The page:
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DeAndre Hopkins Knows Spreading Ball Around Is 'Championship Football'

Notes: Murphy out Sunday as Cards have cornerback issues; Kittle doubtful for 49ers

Wide receiver DeAndre Hopkins pretends to go to sleep after a James Conner touchdown in the second half of the Cardinals' win over the Rams last weekend.
Wide receiver DeAndre Hopkins pretends to go to sleep after a James Conner touchdown in the second half of the Cardinals' win over the Rams last weekend.

When Kyler Murray broke out his highlight-worthy 18-yard scramble on third-and-16 against the Rams, Murray's speed and start-and-stop ability were a big reason it worked.

But the quarterback probably wouldn't have gotten the first down without a downfield block of a defensive back by wide receiver DeAndre Hopkins.

"Locking in on my job, it's not just catching the football, but blocking also," Hopkins said. "Things like that aren't on the stat sheet but that's what great receivers take pride in."

Blocking isn't what Hopkins gets paid for, of course. But while Hopkins' receiving statistics aren't anywhere near their totals after four games last year – Hopkins has 17 catcehs for 225 yards, one of six Cardinals' pass-catchers with between 15 and 20 catches – the spreading around of the passes has helped the Cards to a 4-0 start.

"I feel great about it," Hopkins said. "This is my first time I've been on a team where there are receivers that are reliable consistently. For me, that's great. That's championship football. You got four other guys who can go out and take that pressure off of me and make plays when they are one-on-one."

Distributing the ball around – and the continued threat of it – can only help the Cardinals, coach Kliff Kingsbury said. He called it "ideal" for the offense.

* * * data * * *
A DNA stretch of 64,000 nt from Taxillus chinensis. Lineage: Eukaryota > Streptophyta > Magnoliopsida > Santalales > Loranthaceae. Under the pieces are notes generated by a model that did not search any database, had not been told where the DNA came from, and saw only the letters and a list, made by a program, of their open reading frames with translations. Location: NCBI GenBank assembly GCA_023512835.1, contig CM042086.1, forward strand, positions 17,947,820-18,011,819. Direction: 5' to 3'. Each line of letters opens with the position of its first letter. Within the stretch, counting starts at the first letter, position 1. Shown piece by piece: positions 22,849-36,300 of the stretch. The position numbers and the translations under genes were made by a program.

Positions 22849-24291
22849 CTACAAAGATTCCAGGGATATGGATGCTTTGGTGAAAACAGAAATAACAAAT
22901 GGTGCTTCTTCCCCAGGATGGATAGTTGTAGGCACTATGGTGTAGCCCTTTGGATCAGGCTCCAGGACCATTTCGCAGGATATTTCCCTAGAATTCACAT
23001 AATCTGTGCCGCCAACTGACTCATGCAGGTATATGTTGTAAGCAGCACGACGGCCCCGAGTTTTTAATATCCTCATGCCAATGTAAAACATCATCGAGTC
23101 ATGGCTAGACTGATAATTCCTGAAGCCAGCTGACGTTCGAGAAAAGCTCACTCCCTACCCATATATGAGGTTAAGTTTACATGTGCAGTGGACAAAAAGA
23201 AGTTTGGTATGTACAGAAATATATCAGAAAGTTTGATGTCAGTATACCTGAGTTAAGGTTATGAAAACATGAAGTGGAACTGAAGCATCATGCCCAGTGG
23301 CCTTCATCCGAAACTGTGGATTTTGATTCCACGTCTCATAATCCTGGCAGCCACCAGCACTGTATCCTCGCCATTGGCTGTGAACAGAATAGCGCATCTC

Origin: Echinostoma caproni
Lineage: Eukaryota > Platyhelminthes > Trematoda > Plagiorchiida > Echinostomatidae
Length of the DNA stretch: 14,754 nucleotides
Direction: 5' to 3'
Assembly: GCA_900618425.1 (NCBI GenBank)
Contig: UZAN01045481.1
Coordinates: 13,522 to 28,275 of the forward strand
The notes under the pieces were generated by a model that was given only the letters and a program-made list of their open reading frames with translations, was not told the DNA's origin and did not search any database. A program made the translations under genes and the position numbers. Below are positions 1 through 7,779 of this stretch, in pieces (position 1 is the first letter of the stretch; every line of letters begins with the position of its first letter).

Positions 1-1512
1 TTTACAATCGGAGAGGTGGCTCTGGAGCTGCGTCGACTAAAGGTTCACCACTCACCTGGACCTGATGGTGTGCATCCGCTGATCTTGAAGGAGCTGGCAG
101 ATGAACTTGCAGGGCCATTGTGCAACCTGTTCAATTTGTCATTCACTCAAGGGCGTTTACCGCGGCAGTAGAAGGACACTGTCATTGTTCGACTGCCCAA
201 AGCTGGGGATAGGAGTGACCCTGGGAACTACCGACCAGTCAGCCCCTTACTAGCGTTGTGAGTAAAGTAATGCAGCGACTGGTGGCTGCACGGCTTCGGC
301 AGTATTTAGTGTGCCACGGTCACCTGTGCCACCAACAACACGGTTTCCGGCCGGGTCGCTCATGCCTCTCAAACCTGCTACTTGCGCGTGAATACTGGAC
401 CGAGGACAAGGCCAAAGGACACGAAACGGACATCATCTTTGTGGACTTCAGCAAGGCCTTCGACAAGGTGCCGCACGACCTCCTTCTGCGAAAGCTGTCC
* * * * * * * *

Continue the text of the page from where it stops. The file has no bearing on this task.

"If you are just pushing the ball to one guy they can do different things to take him away," Kingsbury said. "When you have five or six guys stepping up, it definitely opens up my play sheet."

Last season, Hopkins had a franchise-record 115 catches for 1,407 yards and six touchdowns, and his 160 targets were 29 percent of Murray's passes. This season, he's been targeted 19 percent of the time.

Hopkins does have three touchdowns this season, but the fact he has not been targeted in double-digits yet has been noticeable after what the Cardinals looked like in 2020.

"That's not what we're focused on," Murray said. "Like I've said before, I wish I could throw him the ball every play. I wish I could throw each and everybody the ball every play. That's just not how this game works. He is not a selfish guy. I know he wants to go crazy every weekend, but that's just part of it.

"He's going to have his days, and I know he'll have his days. But as of right now, it's getting pushed around and every guy is doing their thing. I'm happy for everybody."

With the team 4-0, it seems Hopkins is happy too.

"I don't really look at numbers," Hopkins said. "I don't look at numbers until the end of the year. Until you guys (in the media) all tell me."

CORNERBACK MURPHY OUT; KITTLE DOUBTFUL FOR 49ERS

The Cardinals have some issues at cornerback for Sunday. Starter Byron Murphy Jr. (ribs) is out, and fellow starter Marco Wilson (ankle), along with key reserve Antonio Hamilton (ankle) are game-day decisions.

As for the cornerback roles if neither starter plays, "you'll have to tune in," Kingsbury said.

Running back Chase Edmonds (shoulder) was limited Friday, but Kingsbury said he too was a game-day decision, as will be right tackle Kelvin Beachum (ribs), tight end Maxx Williams (shoulder) and running back Eno Benjamin (hamstring).

As expected, the 49ers will start rookie quarterback Trey Lance with starter Jimmy Garoppolo (calf) officially out. Cornerback K'Waun Williams (calf) is also out, and in a another important development, Pro Bowl tight end George Kittle (calf) is doubtful. Defensive linemen Javon Kinlaw (knee) and Samson Ebukam (hamstring) are questionable.

WATT KNOWS RUN-DEFENSE NEEDS IMPROVEMENT

Asked what part of the defense needs work, veteran defensive lineman J.J. Watt did not hesitate.

"Stopping the run," Watt said. "That's the No. 1 thing we want to continue to work on and improve. That's the one area we are not overly proud of at the moment that we want to work on and been focusing on."

The Cardinals are only giving up 21.3 points a game, which is ninth in the NFL. But they are allowing 135.8 rushing yards a game (26th) and 5.38 yards a carry (31st). The Niners are 12th in rushing offense (114.5 yards a game) but 20th in rushing yards per play (3.95).

"We've got to play it better," Watt said. "It's gap assignments, it's tackling, it's finishing plays. We've just got to be better, that's all."

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